New Democrats Seek Cell Phone Reform


THUNDER BAYOTTAWA – “Parliament needs to end repressive cellular phone network locks in order to promote consumer choice and to encourage much-needed competition in Canada’s cell phone market”, says New Democrat Small Business Critic Bruce Hyer.  The Thunder Bay Superior North MP tabled the Cell Phone Freedom Act Thursday to ban “network locks” or “SIM locks” on new mobile phones sold outside of contract.

“Mobile phone customers should have the freedom to choose whether they want to be locked into a company’s cell network or not.” Hyer insists. “Right now, most consumers don’t even know they can’t switch to another network without throwing out their phone and buying a new one, or trying to unlock their handset at some expensive aftermarket shop. Many resort to trying to download complicated instructions off the internet, but these can result in dead phones if used improperly.”

“When a consumer’s contract ends; they have in effect paid for their handset,” said New Democrat Consumer Protection critic Glenn Thibeault. “Once the contract is over, the consumer’s old service provider shouldn’t be able to dictate which service provider is used next. The handset belongs to the consumer and as does the choice of service network.”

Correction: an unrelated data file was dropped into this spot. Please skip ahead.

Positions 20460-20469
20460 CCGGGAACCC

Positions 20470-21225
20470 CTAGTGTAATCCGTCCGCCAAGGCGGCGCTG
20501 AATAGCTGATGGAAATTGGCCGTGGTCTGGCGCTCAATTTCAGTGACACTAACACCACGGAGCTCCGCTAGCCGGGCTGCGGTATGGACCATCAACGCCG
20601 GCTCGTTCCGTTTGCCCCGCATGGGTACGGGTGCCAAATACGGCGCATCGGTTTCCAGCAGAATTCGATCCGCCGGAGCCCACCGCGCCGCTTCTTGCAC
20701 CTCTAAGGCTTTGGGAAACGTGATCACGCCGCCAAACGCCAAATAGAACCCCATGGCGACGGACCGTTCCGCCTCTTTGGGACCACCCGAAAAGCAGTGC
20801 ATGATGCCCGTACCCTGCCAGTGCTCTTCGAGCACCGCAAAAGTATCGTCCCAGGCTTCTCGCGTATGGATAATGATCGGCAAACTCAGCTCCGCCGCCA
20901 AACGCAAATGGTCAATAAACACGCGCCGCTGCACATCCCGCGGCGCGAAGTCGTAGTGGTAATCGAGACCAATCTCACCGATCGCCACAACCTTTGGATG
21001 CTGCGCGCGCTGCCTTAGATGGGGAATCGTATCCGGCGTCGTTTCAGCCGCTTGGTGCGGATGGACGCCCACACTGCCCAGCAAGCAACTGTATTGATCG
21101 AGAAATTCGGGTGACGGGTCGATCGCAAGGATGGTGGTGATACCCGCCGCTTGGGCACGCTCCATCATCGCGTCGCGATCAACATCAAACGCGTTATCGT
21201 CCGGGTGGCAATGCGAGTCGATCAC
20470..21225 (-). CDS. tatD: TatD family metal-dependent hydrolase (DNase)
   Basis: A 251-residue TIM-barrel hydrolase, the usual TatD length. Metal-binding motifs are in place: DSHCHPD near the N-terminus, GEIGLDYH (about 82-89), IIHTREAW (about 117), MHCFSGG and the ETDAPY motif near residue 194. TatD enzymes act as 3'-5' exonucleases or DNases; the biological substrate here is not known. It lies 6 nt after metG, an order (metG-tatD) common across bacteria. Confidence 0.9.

The New Democrats state, “Because of an effective lack of competition in the Canadian marketplace, big wireless providers are not motivated to unlock phones, unlike carriers in most other countries”.

“The Cell Phone Freedom Act mandates that consumers must be informed of the existence of any network lock on new phones they buy” added Hyer . “Moreover, consumers should be able to ask that their handsets be unlocked if they choose to pay full price for the phone, when buying it outright without a contract. And when a consumer ends a multi-year contract with a company, they should also be able to get their phone unlocked, free of charge. This legislation will ensure consumers have that freedom. Restrictive cell phone locks should no longer be used as a tool to restrict consumers from moving to more competitive providers and to artificially restrict competition.”

“When we buy or lease a car, we would never tolerate the car company dictating that we can only fill up at a certain gas station. Why should the big phone companies get a free pass on similar behaviour?  It’s well-nigh anticompetitive.” continued Hyer.

A 2009 study by the Organization for Co-operation and Development found that Canada had amongst the highest prices for mobile phone calling amongst all OECD countries. Additionally, reports by wireless industry consultants the Seaboard Group found Canadian wireless penetration to be second last in the OECD, and implicated the relatively high Canadian prices in the suppression of demand for wireless services.

A petition at the site was launched to present the case for an end to confining network locks. Unlocking a mobile phone is usually a trivial matter for phone companies, and can often be done by providing customers a simple unlock code that can be typed into handsets.